Matěj Šámal, Matúš Vizár, Martin Búřil
Matúš Vizár, Adrián Hnát, Dan Stanchev, Marek Pokorný, Dalibor Kristek
Matúš Vizár
Miloš Hanzély
Panda bears are the product of several million years of evolution. They are quiet, depressed and, unfortunately, not very active. To save them from extinction they are preserved and bred in zoos. But they are rather more adaptive than humanity would like them to be.
FilmFestival Cottbus 2013
Vojta Lavička: Ups and Downs Helena Třeštíková

A long-term observation of a Czech Roma musician who makes the charts with his band but continues to fail in his own community and due to the ethical stigma attached to him.

Vojta Lavička: Ups and Downs

Documentary Film
Czech Republic
2013
88 minutes
subtitles: 
English

Credits DOK Leipzig Logo

Hana Třeštíková
Helena Třeštíková
Jiří Chod
Jakub Hejna
Helena Třeštíková
Czech director Helena Třeštíková specializes in long-term observations, always following several protagonists at the same time over years. Vojta Lavička has been one of them since 1996, a highly talented violin player and Roma who tries to make his way as a musician and would love to call the Czech Republic his home. But circumstances are against him. When the CSSR was still a socialist country, he had nothing to fear. But when the country was divided and proudly joined the EU, the situation changed dramatically. Now the only place he feels safe is on stage, were he is celebrated. The band in which Lavička plays confidently call themselves “gipsy.cz”, playing a style somewhere between gypsy groove, Balkan folk or Romano hip hop. Whatever you want to call it, they regularly bring the house down. One of their records even went gold once. In life, though, he has to suffer humiliations because his dark skin tone makes him easily identifiable. His girl-friends’ mothers forbid the relationships, he is threatened, starts to drink. Třeštíková soberly takes stock, following the strict chronology of events. Lavička fights this stigma, strongly at first, then more and more desperately, though he would love to bear it with pride.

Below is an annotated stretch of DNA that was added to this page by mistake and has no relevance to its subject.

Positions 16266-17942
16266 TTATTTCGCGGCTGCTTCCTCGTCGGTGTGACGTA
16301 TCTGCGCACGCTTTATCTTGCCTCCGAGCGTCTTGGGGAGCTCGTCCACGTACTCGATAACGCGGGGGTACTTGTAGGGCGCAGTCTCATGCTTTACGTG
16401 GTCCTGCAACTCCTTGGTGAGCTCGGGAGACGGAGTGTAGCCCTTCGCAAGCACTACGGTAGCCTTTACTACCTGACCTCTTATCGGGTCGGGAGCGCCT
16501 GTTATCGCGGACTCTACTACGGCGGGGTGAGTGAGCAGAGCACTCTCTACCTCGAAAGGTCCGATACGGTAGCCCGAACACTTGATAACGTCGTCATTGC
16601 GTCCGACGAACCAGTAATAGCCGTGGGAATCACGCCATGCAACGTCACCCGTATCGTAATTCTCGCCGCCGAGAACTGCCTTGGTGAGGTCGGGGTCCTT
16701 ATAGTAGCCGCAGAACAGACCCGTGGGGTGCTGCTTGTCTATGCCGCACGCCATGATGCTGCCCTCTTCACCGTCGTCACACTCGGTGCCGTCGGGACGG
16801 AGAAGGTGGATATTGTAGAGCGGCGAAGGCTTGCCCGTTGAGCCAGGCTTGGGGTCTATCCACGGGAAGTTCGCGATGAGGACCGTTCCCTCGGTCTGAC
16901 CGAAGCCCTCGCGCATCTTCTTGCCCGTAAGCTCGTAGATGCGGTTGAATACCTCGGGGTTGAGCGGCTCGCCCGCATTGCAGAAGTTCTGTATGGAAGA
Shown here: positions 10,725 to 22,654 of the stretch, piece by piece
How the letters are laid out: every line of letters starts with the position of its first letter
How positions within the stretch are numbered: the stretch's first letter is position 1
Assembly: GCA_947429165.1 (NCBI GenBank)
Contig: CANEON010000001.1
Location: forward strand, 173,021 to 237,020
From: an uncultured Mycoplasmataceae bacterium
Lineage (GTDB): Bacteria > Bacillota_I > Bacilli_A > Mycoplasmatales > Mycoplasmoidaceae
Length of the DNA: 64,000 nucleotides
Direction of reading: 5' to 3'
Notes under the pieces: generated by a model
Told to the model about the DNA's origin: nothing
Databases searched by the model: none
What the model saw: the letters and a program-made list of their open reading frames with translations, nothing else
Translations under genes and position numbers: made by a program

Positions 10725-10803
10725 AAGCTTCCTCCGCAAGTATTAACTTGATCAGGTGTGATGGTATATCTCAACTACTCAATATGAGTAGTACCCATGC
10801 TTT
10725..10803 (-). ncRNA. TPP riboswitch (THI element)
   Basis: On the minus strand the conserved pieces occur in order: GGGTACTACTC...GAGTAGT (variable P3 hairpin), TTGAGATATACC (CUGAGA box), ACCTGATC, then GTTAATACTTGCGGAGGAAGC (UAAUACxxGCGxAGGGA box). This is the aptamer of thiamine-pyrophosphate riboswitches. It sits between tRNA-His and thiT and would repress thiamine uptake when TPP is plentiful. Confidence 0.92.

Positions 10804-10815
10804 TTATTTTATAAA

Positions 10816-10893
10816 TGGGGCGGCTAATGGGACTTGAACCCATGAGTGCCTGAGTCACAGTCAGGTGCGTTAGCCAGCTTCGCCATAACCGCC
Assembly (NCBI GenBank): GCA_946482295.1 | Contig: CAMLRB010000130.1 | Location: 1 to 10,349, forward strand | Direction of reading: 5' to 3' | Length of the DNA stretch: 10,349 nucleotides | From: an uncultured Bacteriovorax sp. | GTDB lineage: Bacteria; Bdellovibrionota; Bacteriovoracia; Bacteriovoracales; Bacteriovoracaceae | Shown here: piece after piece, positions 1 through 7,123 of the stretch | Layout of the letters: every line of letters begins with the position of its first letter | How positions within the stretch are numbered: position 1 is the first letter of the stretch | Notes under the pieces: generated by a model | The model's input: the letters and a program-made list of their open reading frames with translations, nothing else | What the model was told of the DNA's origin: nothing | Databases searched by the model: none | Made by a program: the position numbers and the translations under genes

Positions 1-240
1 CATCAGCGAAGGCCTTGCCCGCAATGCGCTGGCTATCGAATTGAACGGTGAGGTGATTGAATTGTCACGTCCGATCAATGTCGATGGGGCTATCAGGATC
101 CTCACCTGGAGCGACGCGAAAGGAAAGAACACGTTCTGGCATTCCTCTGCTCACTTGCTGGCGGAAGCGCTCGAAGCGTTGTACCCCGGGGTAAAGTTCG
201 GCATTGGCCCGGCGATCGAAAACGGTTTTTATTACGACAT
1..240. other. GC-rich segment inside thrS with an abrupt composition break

Cornelia Klauß